Dad-of-two who beat cancer as teen now works for hospital that saved his life - and is raising thousands to help treat kids

Tom Benton had to learn how to walk again after spending much of his teenage years battling a rare and aggressive type of cancer

A dad-of-two who beat cancer as a teen has landed a job at the hospital which saved his life - and is raising thousands of pounds to treat unwell children.

Tom Benton, 37, was forced to relearn how to walk again after spending years of his teenage life in hospital fighting a rare and aggressive form of cancer.

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He began his two-year stay on the ward at Sheffield Children's Hospital aged 14, before undergoing three years further treatment for his acute lymphoblastic leukaemia.

Tom has two children - five year old Rose and one year old Joni (Photo: SWNS)

After five years of hospital visits - including intense bouts of chemotherapy - Tom went into remission and has gone on to live a full life.

Now he has landed himself a job at the hospital he thanks for saving him.

He has also pledged to run for 1,400 minutes - one minute for every child diagnosed with the cancer in the UK each year - to raise money for a new cancer ward at the hospital.

‘Working there would let me pay back the trust’

Tom has pledged to run 1,400 minutes to raise money for a new cancer ward at the hospital (Photo: SWNS)

Tom, from Sheffield, said: "I’m always wanting to better myself and do the best for my family.

"But I can’t say I wasn’t a little emotional and reflective of the time I spent there as a child and how working there would let me pay the trust back a little for the amazing work they do today and the amazing treatment they gave to me and my family."

In October 1998, Tom's mum Liz, 62, and dad Glyn, 64, were told the devastating news their 14-year-old son had leukaemia.

It is caused by a genetic mutation which releases immature white blood cells into the bloodstream. It progresses with speed and aggression, requiring immediate treatment.

Until the 1960s childhood leukaemia was incurable.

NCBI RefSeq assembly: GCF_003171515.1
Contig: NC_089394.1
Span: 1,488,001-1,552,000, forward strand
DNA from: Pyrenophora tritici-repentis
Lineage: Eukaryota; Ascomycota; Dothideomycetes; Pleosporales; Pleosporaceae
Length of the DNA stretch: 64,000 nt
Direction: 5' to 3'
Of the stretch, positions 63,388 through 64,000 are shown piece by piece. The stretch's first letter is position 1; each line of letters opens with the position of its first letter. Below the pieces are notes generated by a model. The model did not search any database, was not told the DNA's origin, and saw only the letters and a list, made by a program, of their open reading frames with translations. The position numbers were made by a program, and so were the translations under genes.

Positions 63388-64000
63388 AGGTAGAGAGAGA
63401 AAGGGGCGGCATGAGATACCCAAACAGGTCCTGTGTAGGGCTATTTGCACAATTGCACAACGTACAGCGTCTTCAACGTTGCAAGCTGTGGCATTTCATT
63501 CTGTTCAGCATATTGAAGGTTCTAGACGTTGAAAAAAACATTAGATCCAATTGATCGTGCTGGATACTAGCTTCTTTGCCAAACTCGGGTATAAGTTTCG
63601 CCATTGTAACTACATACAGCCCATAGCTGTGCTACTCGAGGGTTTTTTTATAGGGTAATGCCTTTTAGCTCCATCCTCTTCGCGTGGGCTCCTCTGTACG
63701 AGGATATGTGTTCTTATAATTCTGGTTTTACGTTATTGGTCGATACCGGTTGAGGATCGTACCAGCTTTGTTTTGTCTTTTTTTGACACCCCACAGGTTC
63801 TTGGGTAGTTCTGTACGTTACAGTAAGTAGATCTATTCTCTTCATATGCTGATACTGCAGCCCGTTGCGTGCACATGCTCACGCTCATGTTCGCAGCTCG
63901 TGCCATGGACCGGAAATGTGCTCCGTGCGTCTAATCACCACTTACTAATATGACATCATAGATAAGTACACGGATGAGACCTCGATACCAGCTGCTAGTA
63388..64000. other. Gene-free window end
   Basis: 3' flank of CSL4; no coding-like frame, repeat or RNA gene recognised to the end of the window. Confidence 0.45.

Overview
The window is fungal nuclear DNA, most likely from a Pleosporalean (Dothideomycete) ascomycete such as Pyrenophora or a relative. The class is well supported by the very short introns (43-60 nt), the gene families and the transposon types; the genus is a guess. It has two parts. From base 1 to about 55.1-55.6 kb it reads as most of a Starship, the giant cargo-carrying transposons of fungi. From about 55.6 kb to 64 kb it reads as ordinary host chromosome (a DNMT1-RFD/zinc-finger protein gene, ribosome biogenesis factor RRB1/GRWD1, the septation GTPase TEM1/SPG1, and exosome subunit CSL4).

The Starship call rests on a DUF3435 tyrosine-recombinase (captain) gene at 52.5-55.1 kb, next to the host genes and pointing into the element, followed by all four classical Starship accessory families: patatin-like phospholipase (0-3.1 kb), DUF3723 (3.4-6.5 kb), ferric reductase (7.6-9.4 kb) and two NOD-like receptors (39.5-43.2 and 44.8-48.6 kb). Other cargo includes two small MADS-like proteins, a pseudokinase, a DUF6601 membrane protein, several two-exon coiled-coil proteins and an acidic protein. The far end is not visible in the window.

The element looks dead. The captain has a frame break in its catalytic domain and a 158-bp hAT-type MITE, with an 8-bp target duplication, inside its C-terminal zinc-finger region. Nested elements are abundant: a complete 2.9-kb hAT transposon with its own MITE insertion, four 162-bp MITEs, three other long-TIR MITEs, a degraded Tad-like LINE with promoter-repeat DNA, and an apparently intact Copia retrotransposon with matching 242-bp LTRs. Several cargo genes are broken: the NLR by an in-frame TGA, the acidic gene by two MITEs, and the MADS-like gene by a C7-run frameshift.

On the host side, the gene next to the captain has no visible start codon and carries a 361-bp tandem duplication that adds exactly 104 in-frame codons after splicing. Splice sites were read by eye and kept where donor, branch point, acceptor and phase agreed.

‘The treatment involved large doses of chemotherapy’

The family spent the next five years in and out of hospital before Tom entered remission in 2001.

Recalling his diagnosis Tom said: “I was very tired. I had aches, pains and a platelet rash all over my body.

"The treatment involved large doses of chemotherapy, which made me really sick.

“I was very down so I wouldn’t get out of bed or see anyone. This led to my leg muscle wasting away and I had to build it back up to walk again.

“I remember a Sheffield Wednesday player visited the ward and sat with me for ages. It brought me around and gave me the urge to kick on.

“The staff on the ward were amazing too and very accommodating, allowing one of my parents to stay with me for most of the time.

"Although it was a hospital ward and a really sad time in my life, I remember feeling calm and at ease whenever I was there."

‘Help with the treatment of others’

Tom was eventually discharged in 2001 and has gone on to start a life with wife Kelly, 34, and kids Rose, five, and one-year-old Joni.

Now, 22 years later, Tom has landed himself a job at the hospital in e-systems - monitoring data and administration.

Tom added: “I’ve always liked the idea of raising money for the cancer and leukaemia ward and then I saw a post on social media about the new ward, so I jumped at the thought.

“The ward was very basic, but we did have the playroom as well as books and games consoles for the older children.

"There weren’t many single rooms, I always tried to get one but was rarely successful because other patients needed them more.

"It’s a sense of satisfaction to know that I can support Sheffield Children’s in some way by devoting my working life to help the treatment and rehabilitation of others.

"Although I am not on the frontline treating patients, e-Systems are a vital cog in the administration and management of systems throughout the trust."

You can donate to Tom's 1400 minute run via his JustGiving page.